This data shows that human longevity is not a product of modern living. It shows that we have inherent proclivities toward long life, as long as we satisfy certain criteria – namely, the steady acquisition of food and shelter and the avoidance of infection, trauma, illness, and violent injury. The evolutionary lifestyle that eschews modern industrial processed food and promotes healthy levels of activity is the same one that supported our evolution into long-living Homo sapiens. Modern technology, sanitation, and medical advances are merely the cherries on top of an already solid framework.

You want comments? We got comments:

Imagine you’re George Clooney. Take a moment to admire your grooming and wit. Okay, now imagine someone walks up to you and asks, “What’s your name?” You say, “I’m George Clooney.” Or maybe you say, “I’m the Clooninator!” You don’t say “I’m George of George Clooney Sells Movies Blog” and you certainly don’t say, “I’m Clooney Weight Loss Plan”. So while spam is technically meat, it ain’t anywhere near Primal. Please nickname yourself something your friends would call you.

  1. Humans probably have an genetic max life span of one hundred years. A diet rich in carbs probably have implications in the development of diabetes or heart disease for certain persons (like me, of course) but you are not going to live 120 years only being primal! You have an age limit but you don´t know where is…Until you are there 😉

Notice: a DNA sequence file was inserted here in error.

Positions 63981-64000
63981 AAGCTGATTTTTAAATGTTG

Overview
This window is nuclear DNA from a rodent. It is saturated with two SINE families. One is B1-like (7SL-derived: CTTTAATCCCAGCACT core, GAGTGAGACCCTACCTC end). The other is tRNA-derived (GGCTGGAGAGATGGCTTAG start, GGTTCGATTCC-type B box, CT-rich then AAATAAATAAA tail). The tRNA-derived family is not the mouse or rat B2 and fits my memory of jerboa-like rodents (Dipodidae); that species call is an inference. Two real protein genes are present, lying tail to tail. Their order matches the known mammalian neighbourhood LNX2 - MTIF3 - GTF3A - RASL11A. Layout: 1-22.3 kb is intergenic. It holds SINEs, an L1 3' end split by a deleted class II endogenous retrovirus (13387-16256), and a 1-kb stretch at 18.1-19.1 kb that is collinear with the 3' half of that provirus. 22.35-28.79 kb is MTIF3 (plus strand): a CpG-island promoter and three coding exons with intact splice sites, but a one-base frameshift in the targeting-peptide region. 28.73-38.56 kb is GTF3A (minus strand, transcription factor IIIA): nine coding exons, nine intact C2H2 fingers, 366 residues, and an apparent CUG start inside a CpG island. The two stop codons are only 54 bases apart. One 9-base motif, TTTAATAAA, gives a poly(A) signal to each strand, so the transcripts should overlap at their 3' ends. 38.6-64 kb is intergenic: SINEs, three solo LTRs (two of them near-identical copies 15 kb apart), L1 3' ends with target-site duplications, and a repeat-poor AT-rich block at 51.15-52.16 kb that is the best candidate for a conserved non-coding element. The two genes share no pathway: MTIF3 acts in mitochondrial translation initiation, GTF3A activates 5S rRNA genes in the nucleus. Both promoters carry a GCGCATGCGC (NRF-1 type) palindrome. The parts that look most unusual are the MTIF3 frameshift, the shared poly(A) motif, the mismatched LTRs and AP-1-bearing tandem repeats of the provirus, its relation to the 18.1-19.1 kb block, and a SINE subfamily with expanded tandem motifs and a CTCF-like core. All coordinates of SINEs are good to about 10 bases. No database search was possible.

El Grok wrote on June 1st, 2011
  2. Hi Mark, is there an article like this in a journal with a higher journal impact factor? I’m trying to convince a researcher, and with an impact factor of only 1.588, she’ll just dismiss this regardless of what it says. Thanks.

    Sadie Palmisano wrote on July 5th, 2011
  3. Excellent post! very interesting study and analysis.

    Carl@ hip exercises wrote on July 7th, 2011
  4. Great analysis of life longevity and how modern advances have increased it.

    I wonder though, how much greater todays average lifespan would be in the US, if it stopped producing twice as much food each day as the population actually requires!

    DANNY wrote on September 17th, 2011
  5. My family are mostly Seventh Day Adventist. We are all extremely long lived by U.S. standards. Many of the elderly in my family make it to their late nineties. We are allowed to eat according the dietary laws given the Israelites by God in the book of Leviticus. So, basically, SDAs eat like the Jews, avoiding unclean meat but allowed to eat many kinds of clean meat.